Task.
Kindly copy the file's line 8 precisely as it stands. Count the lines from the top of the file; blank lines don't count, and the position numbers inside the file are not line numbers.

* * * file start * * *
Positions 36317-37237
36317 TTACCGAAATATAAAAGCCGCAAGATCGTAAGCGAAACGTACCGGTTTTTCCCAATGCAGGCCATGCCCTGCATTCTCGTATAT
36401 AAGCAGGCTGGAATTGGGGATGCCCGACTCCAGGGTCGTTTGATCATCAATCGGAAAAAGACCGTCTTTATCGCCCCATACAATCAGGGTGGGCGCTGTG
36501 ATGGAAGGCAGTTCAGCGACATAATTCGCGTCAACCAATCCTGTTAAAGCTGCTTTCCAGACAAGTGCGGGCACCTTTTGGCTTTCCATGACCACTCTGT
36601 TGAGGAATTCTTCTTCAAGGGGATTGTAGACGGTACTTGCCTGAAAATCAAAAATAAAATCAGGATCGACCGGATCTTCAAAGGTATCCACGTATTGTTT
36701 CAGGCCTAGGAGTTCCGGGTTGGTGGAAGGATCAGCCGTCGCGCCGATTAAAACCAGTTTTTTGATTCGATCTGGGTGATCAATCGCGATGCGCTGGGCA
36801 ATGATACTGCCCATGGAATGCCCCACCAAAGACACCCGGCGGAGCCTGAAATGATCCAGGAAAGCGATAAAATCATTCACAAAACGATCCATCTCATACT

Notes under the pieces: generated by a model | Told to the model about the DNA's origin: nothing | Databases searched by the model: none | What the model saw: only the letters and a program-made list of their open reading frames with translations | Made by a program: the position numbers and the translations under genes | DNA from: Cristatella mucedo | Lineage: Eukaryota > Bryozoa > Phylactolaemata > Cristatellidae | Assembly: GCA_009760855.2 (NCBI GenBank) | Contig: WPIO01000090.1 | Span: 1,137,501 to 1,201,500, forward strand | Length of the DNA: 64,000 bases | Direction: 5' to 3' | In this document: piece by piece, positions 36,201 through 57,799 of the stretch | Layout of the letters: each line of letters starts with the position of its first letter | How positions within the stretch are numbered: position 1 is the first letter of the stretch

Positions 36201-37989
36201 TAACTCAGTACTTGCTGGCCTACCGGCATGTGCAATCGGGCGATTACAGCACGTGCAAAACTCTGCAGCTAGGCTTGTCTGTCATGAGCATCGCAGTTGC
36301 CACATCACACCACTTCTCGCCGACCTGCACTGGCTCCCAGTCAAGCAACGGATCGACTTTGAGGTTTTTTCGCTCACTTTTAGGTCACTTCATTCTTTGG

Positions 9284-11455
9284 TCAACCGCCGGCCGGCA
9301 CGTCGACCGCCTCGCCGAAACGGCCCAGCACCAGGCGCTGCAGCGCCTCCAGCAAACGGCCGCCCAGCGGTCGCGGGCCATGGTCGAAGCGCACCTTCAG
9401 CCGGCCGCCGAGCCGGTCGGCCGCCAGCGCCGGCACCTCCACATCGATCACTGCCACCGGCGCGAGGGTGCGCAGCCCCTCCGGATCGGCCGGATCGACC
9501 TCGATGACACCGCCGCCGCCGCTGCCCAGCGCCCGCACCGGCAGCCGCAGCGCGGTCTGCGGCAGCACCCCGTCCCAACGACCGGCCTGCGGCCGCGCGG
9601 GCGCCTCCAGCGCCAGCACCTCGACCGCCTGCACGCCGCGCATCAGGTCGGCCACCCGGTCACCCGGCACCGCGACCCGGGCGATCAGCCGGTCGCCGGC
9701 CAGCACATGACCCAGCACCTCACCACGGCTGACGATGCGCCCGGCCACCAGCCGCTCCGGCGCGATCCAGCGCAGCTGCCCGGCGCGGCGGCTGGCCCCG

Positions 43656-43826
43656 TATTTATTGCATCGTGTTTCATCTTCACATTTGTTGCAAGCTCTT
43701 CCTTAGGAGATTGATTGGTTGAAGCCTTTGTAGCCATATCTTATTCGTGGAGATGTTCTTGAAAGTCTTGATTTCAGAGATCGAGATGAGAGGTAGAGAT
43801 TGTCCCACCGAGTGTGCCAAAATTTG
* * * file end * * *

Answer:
Notes under the pieces: generated by a model | Told to the model about the DNA's origin: nothing | Databases searched by the model: none | What the model saw: only the letters and a program-made list of their open reading frames with translations | Made by a program: the position numbers and the translations under genes | DNA from: Cristatella mucedo | Lineage: Eukaryota > Bryozoa > Phylactolaemata > Cristatellidae | Assembly: GCA_009760855.2 (NCBI GenBank) | Contig: WPIO01000090.1 | Span: 1,137,501 to 1,201,500, forward strand | Length of the DNA: 64,000 bases | Direction: 5' to 3' | In this document: piece by piece, positions 36,201 through 57,799 of the stretch | Layout of the letters: each line of letters starts with the position of its first letter | How positions within the stretch are numbered: position 1 is the first letter of the stretch